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Lead-up to the Olympic festivities

Her Majesty The Queen opened the new Norwegian Olympic Museum at the Maihaugen open air museum this evening. Her Royal Highness The Crown Princess was also in attendance in Lillehammer – the day before the opening of the Youth Olympic Games.


The museum highlights Norway as the host country for two Olympic Winter Games, and gives visitors the chance to re-experience the national celebration and memorable moments from the games in 1952 and 1994. A key component of the exhibition is a model of the Lysgårdbakkene ski jumping hill, where Her Royal Highness Princess Ingrid Alexandra will light the flame when the Youth Olympic Games open on Friday. The museum will be opened to the public on the same day.

Shared her Olympic memories

In her opening speech, the Queen shared some of her own memories of the Olympic Games, including watching Stein Eriksen win the Olympic gold medal in the giant slalom in 1952, an event that has inspired her throughout her life:

-  In 1952, I was fortunate enough to see Stein Eriksen winning the gold medal in giant slalom at Norefjell – at the Olympic Games – quite an experience for a 14 year old girl. At that moment I felt the wonderful sparkle of inspiration, and I started my first nervous efforts at down-hill. Over the years I learned an important lesson – which I think may apply to all aspects of life. That is: Be not afraid of great heights - and try once more, again and again till you reach your goal! 

Dan Børge Akerø, a Norwegian television personality, was the master of ceremonies for the evening’s event, and Olympic heroes from both the recent and distant past were among the guests. Mr Akerø interviewed Olympic gold medalists Bjørn Dæhlie and Stine Lise Hattestad, as well as internationally renowned trumpeter Ole Edvard Antonsen who gave a memorable performance at the 1994 Olympics. Mr Antonsen also performed several pieces this evening.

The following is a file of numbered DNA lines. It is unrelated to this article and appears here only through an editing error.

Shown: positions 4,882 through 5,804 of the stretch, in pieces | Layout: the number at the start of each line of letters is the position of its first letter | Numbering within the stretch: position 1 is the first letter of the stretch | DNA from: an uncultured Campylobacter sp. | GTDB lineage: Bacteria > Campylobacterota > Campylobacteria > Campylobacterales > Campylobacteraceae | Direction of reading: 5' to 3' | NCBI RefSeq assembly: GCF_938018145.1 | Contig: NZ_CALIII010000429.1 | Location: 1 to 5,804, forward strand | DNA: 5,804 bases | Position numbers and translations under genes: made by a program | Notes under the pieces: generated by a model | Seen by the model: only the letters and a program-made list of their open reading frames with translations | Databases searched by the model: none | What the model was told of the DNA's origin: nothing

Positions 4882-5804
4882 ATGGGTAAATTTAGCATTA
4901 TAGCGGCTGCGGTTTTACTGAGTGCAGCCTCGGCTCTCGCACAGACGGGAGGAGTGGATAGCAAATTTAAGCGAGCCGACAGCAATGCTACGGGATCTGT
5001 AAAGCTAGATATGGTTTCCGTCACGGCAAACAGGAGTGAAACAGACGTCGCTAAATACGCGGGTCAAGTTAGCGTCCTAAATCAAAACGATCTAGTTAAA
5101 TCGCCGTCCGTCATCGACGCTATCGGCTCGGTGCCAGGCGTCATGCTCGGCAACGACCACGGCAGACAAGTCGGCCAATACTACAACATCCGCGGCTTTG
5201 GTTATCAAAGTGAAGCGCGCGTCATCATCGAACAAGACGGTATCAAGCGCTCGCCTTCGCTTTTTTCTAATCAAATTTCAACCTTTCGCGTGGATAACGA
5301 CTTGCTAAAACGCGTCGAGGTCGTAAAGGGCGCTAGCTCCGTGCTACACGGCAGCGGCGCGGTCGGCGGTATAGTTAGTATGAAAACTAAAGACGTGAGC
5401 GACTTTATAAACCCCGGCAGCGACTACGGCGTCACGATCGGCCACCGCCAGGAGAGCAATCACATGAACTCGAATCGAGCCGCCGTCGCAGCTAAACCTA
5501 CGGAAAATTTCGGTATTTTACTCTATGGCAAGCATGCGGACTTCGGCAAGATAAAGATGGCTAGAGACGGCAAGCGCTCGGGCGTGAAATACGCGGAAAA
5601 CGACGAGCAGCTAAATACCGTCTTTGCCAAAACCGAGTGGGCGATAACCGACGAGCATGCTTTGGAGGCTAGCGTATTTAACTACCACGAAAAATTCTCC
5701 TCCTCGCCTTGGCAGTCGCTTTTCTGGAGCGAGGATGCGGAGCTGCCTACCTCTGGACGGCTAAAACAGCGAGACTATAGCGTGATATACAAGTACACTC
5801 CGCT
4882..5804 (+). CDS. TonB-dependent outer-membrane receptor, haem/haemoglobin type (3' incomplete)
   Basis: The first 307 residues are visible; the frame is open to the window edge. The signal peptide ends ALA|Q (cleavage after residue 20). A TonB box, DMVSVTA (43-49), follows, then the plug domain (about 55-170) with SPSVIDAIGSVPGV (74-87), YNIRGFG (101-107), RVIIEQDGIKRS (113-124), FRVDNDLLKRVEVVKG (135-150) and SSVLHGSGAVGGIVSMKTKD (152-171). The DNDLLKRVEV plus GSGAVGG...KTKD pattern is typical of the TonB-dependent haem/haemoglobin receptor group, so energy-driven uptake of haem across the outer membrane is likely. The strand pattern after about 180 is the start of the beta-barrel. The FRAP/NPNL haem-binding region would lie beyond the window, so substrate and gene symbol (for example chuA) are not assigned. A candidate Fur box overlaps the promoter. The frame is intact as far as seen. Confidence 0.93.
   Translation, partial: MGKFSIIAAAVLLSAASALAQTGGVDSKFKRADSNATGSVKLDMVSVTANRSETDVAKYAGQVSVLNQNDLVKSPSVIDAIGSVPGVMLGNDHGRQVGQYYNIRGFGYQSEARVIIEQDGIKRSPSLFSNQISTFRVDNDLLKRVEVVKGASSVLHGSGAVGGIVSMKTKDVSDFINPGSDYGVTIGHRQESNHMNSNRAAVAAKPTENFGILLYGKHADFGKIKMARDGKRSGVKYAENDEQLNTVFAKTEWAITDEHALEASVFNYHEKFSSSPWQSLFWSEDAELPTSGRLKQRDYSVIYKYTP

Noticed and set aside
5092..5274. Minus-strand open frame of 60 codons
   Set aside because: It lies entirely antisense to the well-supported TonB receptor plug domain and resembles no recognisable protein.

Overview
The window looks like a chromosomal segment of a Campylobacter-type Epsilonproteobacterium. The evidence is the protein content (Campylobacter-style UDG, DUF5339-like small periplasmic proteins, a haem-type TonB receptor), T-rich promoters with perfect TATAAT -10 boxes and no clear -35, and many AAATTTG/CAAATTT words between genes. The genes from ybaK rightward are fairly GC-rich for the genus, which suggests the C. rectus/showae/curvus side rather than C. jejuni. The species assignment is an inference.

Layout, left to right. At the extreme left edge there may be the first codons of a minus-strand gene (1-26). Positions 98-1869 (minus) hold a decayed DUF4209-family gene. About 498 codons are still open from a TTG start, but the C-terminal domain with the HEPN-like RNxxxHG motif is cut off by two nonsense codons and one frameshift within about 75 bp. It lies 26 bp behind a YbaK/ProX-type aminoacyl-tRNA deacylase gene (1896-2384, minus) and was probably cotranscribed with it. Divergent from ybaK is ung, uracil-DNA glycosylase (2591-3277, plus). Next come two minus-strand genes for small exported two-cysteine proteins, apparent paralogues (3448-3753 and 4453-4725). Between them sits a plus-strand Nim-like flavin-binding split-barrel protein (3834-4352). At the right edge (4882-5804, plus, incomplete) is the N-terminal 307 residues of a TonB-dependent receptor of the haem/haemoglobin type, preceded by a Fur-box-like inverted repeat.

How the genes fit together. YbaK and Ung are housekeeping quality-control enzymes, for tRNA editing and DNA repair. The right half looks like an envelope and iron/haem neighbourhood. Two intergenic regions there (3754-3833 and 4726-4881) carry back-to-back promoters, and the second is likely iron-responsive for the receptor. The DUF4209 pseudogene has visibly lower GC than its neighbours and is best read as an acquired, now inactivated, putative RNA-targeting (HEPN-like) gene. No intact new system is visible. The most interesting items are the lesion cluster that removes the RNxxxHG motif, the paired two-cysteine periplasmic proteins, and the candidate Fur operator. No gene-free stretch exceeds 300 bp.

Other speakers this evening included Director Jostein Skurdal and Chairman of the Board Børre Rognlien of the Lillehammer Museum foundation, Minister of Culture Linda Cathrine Hofstad Helleland, and President of the International Olympic Committee Thomas Bach. Following their remarks, the Queen had the honour of officially opening the museum.

Queen Sonja and Crown Princess Mette-Marit concluded their visit with a guided tour of the exhibition.

The exhibition

The new museum has focused on designing interactive exhibitions. The museum’s guests can test their biathlon skills in a simulator, and the video installation “Inside the race” allows the public to feel the excitement and pressure prior to a competition. A digital newspaper gives an overview of the media coverage leading up to the games both in Oslo in 1952 and in Lillehammer in 1994.

The history of the Olympic Games is full of magical moments, and there are many opportunities to take a nostalgic look at the past through objects, photographs and scenes from the games in 1952 and 1994.

A model of the Lysgårdsbakkene ski jumping hill in Lillehammer is found at the centre of the museum. The hill is brought to life through images and sound, giving the public a taste of the festive atmosphere, sports fever, colours and achievements of that period.

A sense of history

Prior to moving to Maihaugen, the Norwegian Olympic Museum was located in the Håkons Hall sports arena. Queen Sonja was also in attendance during the opening ceremony in 1997, together with King Harald. The purpose of the museum is to collect, preserve, disseminate, document and conduct research on material from the history of the Olympic Games, with emphasis on Norwegian Olympic history and Norwegian sports history in general.

According to the hosts, the Norwegian Olympic Museum is the only museum in Northern Europe that covers Olympic history from Antiquity to the present day.



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